in the germinated sample might be attributed to the roots and residue hulls (hulls were difficult to remove) after germination prior to drying and milling.

The reduction observed in the soaked and boiled beniseed flour may be associated with washing out of oxalate during soaking and heating into the water. Nutritive values of many food products could be affected by the concentrations of anti-nutrients. Some of the anti-nutrients like oxalic and phytates precipitate bivalent minerals (calcium, magnesium, zinc and iron) or form complexes that are insoluble and thus interfere with their utilization in the body [8].

The tannin content varied significantly (p < 0.05) across all the samples with the highest value recorded in the roasted beniseed flour (1.59%) and lowest value recorded in the boiled beniseed sample (1.00%).

The result of the functional qualities of beniseed flour samples was shown in Table 6. Oil absorption capacity (OAC) values ranged from 0.97 in roasted to 1.13 mg/100g in boiled beniseed flour. The low OAC of the beniseed flour samples was due to the low hydrophobic proteins in the beniseed when compared to OAC of other seeds like praseed (130.4%) [24] and tigernut flour (107%) [25].

Water absorption capacity (WAC) had the least value in soaked beniseed flour (1.00 mg/100g) and highest in boiled beniseed flour (1.28 mg/100g). The foaming capacity (FC) ranged from 2.94 in germinated to 19.80 mg/100g in soaked beniseed flour. Soaking affects the morphology of the flour by increasing air spaces aiding foaming. The values for foaming capacity of beniseed flour were lower than the value for wheat (40%) described by [26]. The amount of soluble proteins and polar and non-polar lipids in food products determines the foaming ability. Flexible protein molecules tend to reduce surface tension and so give a good foaming ability while globular proteins with highly ordered molecules are relatively hard to surface denaturation, this result in low foaming ability. Soaked sample also show highest (p < 0.03) foaming stability (108.82 min/sec). Swelling capacity (SC) value varied significantly (p < 0.05) among all samples. The highest value (1.54 g/100g) was recorded in the boiled beniseed flour and lowest (1.14 g/100g) in the soaked beniseed flour.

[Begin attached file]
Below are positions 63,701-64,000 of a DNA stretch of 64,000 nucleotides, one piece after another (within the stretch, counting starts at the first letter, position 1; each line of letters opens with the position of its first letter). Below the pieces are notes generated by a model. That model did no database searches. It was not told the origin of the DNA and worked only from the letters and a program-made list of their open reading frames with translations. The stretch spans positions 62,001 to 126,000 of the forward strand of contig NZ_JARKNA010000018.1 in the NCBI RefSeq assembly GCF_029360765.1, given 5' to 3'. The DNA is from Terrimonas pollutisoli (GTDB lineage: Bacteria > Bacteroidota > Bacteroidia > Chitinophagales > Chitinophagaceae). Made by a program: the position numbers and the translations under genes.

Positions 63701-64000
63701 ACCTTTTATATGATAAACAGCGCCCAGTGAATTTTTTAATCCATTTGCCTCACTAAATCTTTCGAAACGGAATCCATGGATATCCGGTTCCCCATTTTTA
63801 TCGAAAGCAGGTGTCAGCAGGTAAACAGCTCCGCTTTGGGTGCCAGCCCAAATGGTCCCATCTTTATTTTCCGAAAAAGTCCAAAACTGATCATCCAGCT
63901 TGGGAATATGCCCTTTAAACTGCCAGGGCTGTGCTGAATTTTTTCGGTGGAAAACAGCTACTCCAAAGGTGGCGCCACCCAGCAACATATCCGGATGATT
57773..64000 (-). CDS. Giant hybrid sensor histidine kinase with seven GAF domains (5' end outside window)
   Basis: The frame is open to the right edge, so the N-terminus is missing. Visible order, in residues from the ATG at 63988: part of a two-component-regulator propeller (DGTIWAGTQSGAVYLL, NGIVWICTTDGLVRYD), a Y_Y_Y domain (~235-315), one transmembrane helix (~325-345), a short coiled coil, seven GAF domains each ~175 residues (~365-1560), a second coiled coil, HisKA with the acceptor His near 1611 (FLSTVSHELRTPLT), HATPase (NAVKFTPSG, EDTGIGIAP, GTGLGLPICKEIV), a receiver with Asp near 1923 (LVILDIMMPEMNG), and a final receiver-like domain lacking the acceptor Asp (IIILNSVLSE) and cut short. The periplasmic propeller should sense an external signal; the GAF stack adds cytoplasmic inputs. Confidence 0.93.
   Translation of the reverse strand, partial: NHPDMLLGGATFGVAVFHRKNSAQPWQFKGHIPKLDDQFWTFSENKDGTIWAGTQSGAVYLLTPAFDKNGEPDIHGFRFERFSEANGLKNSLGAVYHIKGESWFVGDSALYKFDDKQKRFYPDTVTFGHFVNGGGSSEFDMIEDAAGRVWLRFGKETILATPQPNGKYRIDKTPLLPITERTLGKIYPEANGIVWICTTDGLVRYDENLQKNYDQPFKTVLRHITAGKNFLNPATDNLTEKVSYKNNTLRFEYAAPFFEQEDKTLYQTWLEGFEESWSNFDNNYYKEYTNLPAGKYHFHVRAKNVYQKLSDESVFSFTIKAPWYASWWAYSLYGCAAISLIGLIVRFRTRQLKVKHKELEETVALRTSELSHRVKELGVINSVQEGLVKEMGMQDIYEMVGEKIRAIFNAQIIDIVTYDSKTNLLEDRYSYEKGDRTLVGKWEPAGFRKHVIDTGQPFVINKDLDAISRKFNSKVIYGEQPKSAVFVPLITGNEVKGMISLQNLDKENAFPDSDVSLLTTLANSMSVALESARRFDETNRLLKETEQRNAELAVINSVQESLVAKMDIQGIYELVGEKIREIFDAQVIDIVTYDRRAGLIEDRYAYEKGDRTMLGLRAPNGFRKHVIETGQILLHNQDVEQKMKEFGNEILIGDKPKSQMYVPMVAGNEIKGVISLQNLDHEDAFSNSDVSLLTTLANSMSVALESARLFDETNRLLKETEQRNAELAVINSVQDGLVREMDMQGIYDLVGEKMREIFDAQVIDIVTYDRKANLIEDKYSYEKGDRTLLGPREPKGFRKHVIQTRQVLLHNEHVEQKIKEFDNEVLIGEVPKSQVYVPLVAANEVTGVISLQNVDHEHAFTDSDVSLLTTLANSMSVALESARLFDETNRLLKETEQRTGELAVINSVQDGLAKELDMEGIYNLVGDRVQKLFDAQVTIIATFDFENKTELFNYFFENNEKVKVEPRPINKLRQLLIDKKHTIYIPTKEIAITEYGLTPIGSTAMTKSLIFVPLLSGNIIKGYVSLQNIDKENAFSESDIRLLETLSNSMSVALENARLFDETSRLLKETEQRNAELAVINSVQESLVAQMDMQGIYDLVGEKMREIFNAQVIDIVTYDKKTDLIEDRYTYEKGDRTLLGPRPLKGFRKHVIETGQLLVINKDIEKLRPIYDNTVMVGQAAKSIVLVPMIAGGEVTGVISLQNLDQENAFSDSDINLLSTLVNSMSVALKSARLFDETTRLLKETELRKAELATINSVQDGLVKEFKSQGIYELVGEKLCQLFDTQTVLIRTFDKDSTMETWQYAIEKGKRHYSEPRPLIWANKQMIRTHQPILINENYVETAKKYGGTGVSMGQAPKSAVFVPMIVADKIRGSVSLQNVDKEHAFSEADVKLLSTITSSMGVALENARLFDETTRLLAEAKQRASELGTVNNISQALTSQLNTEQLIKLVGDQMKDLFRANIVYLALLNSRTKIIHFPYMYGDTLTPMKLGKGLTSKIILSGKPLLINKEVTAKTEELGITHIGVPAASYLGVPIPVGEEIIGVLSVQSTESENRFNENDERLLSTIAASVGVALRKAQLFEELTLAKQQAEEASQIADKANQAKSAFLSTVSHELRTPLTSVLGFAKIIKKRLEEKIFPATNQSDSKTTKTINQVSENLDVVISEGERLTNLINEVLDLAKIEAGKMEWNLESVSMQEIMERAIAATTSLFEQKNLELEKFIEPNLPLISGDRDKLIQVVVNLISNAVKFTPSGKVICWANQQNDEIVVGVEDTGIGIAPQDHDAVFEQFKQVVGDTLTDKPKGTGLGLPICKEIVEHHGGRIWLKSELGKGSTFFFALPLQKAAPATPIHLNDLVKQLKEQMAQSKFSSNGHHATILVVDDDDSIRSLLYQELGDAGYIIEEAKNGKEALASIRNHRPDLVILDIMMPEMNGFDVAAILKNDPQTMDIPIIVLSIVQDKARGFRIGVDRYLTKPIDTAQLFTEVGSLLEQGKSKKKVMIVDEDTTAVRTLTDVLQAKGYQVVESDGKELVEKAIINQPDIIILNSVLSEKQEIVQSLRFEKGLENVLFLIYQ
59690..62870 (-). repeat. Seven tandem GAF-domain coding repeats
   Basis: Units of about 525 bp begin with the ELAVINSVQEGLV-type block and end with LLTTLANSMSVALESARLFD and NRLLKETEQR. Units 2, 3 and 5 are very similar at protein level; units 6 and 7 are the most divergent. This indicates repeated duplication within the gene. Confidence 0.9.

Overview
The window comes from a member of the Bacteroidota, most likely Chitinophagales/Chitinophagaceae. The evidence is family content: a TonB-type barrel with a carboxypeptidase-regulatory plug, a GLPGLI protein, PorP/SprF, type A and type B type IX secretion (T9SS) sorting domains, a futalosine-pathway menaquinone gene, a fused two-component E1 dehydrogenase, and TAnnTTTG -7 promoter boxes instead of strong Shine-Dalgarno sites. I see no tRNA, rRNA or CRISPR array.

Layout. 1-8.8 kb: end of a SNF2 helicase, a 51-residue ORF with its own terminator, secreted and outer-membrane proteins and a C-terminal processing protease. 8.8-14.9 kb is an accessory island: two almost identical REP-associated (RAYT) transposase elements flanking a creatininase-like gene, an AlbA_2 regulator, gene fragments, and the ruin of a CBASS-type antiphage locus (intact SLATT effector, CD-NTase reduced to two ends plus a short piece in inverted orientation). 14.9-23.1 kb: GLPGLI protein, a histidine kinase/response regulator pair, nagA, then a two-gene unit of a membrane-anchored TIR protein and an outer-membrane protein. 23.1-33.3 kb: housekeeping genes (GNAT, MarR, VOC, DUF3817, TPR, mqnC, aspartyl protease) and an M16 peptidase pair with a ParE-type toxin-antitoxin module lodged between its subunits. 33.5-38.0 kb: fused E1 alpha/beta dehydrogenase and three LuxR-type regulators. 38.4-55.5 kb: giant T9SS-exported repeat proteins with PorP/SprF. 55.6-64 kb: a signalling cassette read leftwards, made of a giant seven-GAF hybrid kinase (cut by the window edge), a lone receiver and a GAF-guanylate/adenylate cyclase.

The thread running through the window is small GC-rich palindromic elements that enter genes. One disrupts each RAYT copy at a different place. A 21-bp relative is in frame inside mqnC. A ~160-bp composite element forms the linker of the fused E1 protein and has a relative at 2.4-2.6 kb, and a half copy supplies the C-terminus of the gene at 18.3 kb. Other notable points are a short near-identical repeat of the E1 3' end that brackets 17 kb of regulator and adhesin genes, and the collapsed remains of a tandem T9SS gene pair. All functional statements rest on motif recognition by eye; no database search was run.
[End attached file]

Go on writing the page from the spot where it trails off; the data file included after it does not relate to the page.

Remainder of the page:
From the results of the sensory evaluation of cookies (Table 7), there was significant difference (p < 0.05) in appearance in some samples. The appearance of

Table 6. Functional composition (mg/100g) of beniseed flour samples.

*values are mean ± standard deviation of triplicate determinations. Means with the same superscripts within the same column are not significantly different (p > 0.05). Keys: UBF: Unprocessed Beniseed Flour RBF: Roasted Beniseed Flour SBF: Soaked Beniseed Flour BBF: Boiled Beniseed Flour GBF: Germinated Beniseed Flour OAC: Oil Absorption Capacity, WAC: Water Absorption, FC: Foaming Capacity, FS: Foaming Stability and SC: swelling capacity.